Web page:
What is User-Centered Design?
User interface design aims at providing a simple and efficient interaction in terms of accomplishing user goals—what is often called user-centered design.
A good user interface design facilitates finishing the task at hand without drawing unnecessary attention to the process itself. The design process must balance technical functionality and visual elements to create a system that is not only operational but also usable and adaptable to changing user needs.
What is Usability?
Usability is a measure of the interactive user experience associated with a user interface, such a website or software application. A user-friendly interface design is easy-to-learn, supports users’ tasks and goals efficiently and effectively, and is satisfying and engaging to use.
A customer experience is the holistic experience that customers perceive as they interact with every facet of a product or service. Individual experiences add up to form a concept, which becomes the product’s “brand.” If a user experiences poor technical support, or a sales person was rude, the user is likely to develop a negative perception of that product’s brand.
User-Centered Design improves the customer experience associated with a website or application. An understanding of the users’ needs and preferences with respect to a task, goals, or features of a product or service, becomes the set of user experience requirements. These requirements should be implemented throughout the entire customer experience – every “touchpoint” that the customer has with the company.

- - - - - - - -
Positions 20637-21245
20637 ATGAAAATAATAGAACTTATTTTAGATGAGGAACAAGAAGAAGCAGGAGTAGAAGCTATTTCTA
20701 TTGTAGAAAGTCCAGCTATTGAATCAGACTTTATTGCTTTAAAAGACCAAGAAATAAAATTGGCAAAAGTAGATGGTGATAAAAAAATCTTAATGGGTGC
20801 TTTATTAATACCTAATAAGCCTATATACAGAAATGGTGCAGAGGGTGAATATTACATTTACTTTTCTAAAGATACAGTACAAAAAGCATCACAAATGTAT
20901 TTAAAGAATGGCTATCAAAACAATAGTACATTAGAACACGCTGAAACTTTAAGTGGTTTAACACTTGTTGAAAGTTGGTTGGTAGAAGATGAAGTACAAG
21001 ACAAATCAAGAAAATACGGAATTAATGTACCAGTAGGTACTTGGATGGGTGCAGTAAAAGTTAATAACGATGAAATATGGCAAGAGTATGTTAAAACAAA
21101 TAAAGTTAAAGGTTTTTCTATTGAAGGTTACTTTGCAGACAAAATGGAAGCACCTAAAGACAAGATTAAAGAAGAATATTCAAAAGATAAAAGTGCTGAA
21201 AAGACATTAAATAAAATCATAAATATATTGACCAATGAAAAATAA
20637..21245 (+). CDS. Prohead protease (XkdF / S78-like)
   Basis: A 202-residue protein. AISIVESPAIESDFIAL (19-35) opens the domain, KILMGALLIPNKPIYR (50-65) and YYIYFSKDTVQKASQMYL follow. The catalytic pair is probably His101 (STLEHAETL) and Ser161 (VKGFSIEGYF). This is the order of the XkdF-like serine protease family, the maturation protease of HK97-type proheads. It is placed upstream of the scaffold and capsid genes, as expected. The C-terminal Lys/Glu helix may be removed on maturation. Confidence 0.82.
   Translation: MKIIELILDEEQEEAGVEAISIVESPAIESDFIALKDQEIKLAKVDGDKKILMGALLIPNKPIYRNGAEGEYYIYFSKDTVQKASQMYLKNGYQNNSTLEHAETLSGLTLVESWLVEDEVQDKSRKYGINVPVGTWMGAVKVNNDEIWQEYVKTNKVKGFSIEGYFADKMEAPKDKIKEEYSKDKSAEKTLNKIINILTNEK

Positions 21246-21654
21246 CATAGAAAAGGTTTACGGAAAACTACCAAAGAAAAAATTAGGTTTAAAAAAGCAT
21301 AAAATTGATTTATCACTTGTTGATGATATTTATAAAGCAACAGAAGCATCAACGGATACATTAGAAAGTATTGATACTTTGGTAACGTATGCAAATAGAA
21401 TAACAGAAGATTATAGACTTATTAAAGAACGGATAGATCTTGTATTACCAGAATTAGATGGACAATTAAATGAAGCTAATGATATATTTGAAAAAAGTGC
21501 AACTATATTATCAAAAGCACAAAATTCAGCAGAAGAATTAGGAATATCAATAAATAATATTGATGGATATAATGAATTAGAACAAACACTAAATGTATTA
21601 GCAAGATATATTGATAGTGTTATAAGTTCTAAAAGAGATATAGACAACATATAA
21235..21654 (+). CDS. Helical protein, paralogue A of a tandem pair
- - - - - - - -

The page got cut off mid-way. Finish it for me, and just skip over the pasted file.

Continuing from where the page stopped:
When re-designing the customer experience, it is a good idea to also evaluate how the change may affect employees of the organization. Conduct user research on employees from a variety of departments – not only the employees who have direct interactions with customers – as any change to the customer experience has the potential to impact all employees in an organization.
The level of employee productivity, with respect to a specific task or set of tasks, is often based on the tools that employees use to perform job-related tasks. In many cases, a software application or website is one of those tools.
As employees use these tools to do their job, they develop a perception of each tool’s user experience and level of usability. For instance, as an employee looks up customer records or creates a sales transaction, the experience will have an impact on how they feel about their job, the company they work for, i.e., the brand they perceive, and ultimately, this will influence the way they treat other people, including co-workers, managers, and customers.
- Products are more efficient, effective, and safe.
- Assists in managing users’ expectations and levels of satisfaction with the product.
- Users develop a sense of ownership for the product.
- Products require less redesign and integrate into the environment more quickly.
- The collaborative process generated more creative design solutions to problems.